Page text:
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<i><b>BAREED MISTA3JIL: TRUE STORIES
Bareed Mista3jil—roughly translated as “Express Mail”—is the perfect name for this collection of 41 personal stories by “lesbians, bisexuals, queer and questioning women, and transgender persons from all over Lebanon.” I waited by the door for my copy to reach me, with its urgent evidence and affirmation of affectionately-dubbed “Lesbanese” lives in process.
The collection is as groundbreaking in its process as in its subject matter. Taking seriously the task of breaking a dominant silence in Lebanon, the LBTQ group Meem (founded in 2007) operated with hopscotch precision, making a road to walk with rapid, successive leaps of faith. The creators of Bareed take a culturally specific and accountable approach, buying into neither the story that queer sexualities are imported from the West, nor the narrative about the progression of the backwards East into the enlightened Western embrace of sexual diversity. Meem also challenges the value placed on emigration by emphasizing the desire and right to find community and safety at home. They share this stance in common with Aswat, a Palestinian LGBTQI group that has published two anthologies of their own [see Reviews, LT #32].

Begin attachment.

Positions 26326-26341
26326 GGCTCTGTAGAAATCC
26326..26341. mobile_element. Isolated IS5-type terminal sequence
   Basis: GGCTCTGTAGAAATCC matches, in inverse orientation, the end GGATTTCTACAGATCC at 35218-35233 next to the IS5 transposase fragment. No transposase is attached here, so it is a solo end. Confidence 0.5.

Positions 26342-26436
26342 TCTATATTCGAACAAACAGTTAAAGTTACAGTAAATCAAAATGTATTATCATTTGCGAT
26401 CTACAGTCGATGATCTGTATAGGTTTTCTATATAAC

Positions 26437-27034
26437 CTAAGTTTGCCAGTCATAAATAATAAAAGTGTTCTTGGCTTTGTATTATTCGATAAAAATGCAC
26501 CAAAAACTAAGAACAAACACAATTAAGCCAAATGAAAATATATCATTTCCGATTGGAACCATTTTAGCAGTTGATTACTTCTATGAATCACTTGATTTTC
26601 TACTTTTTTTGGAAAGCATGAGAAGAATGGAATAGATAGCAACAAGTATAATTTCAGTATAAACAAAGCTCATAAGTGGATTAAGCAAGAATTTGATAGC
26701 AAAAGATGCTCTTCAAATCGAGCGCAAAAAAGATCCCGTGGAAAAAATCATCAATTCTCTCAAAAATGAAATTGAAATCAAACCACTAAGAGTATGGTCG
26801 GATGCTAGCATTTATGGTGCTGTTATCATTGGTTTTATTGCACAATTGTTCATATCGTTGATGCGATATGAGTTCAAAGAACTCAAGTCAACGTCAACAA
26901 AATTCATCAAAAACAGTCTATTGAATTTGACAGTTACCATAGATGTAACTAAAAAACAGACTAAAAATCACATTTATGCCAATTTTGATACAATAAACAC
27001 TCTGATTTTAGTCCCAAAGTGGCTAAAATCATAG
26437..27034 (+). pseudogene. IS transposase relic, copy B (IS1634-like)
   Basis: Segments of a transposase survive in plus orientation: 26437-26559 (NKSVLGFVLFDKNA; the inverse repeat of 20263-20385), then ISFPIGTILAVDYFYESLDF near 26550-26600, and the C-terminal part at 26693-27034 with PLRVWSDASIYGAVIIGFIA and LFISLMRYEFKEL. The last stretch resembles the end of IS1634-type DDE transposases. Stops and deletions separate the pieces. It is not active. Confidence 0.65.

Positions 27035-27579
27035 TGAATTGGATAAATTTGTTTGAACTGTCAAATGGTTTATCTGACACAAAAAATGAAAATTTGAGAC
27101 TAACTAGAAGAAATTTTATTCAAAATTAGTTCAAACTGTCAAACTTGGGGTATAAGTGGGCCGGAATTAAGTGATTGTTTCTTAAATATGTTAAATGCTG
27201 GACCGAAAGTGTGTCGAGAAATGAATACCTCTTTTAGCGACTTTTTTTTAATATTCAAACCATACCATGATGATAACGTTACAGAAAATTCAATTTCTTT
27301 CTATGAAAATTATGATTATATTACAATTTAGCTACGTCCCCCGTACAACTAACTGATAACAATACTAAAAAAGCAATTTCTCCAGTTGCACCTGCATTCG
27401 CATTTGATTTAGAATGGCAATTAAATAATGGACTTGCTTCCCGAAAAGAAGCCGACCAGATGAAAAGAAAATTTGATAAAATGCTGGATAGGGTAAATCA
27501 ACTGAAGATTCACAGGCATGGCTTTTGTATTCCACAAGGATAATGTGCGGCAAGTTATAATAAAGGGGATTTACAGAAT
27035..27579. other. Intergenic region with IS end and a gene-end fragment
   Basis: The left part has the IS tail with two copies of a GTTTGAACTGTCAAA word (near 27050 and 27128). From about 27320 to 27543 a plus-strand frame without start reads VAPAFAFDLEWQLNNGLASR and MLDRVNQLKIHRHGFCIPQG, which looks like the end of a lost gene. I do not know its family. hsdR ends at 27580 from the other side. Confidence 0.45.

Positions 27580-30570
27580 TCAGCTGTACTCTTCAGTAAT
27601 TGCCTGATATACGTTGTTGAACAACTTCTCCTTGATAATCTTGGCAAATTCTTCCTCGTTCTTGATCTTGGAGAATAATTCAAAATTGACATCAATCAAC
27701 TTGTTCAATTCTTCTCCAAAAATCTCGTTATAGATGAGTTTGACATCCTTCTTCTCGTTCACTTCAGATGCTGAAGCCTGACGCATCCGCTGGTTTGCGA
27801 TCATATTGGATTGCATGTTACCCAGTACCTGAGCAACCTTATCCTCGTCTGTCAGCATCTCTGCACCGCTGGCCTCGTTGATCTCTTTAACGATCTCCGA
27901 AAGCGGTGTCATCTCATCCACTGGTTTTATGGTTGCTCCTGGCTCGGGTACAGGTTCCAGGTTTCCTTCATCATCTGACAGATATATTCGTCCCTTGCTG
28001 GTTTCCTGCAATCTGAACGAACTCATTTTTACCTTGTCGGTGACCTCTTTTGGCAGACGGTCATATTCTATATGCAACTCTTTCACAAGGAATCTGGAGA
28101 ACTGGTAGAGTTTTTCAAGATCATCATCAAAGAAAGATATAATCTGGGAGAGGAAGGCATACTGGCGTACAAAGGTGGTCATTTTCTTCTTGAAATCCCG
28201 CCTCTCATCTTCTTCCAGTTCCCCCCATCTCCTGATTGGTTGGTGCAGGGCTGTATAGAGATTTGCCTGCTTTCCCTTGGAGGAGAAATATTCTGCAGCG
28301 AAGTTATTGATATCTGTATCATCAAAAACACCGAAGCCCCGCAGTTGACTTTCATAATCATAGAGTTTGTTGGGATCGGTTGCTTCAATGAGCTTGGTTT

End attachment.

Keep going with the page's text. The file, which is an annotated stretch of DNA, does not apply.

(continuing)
The stories here are published anonymously. While many echo a wider discourse about struggling with relationships, identity and acceptance, the editors place these stories in their specific context. “Lebanese family norms are especially important because people rely on them for all kinds of services and support, mostly due to the absence of the public sector, which makes it even harder for Lebanese to distance themselves from their families or risk rejection.” The editors’ approach combats stereotypes of irrational tradition by reminding the reader of the practical economic concerns that make challenging family norms a very risky thing to do.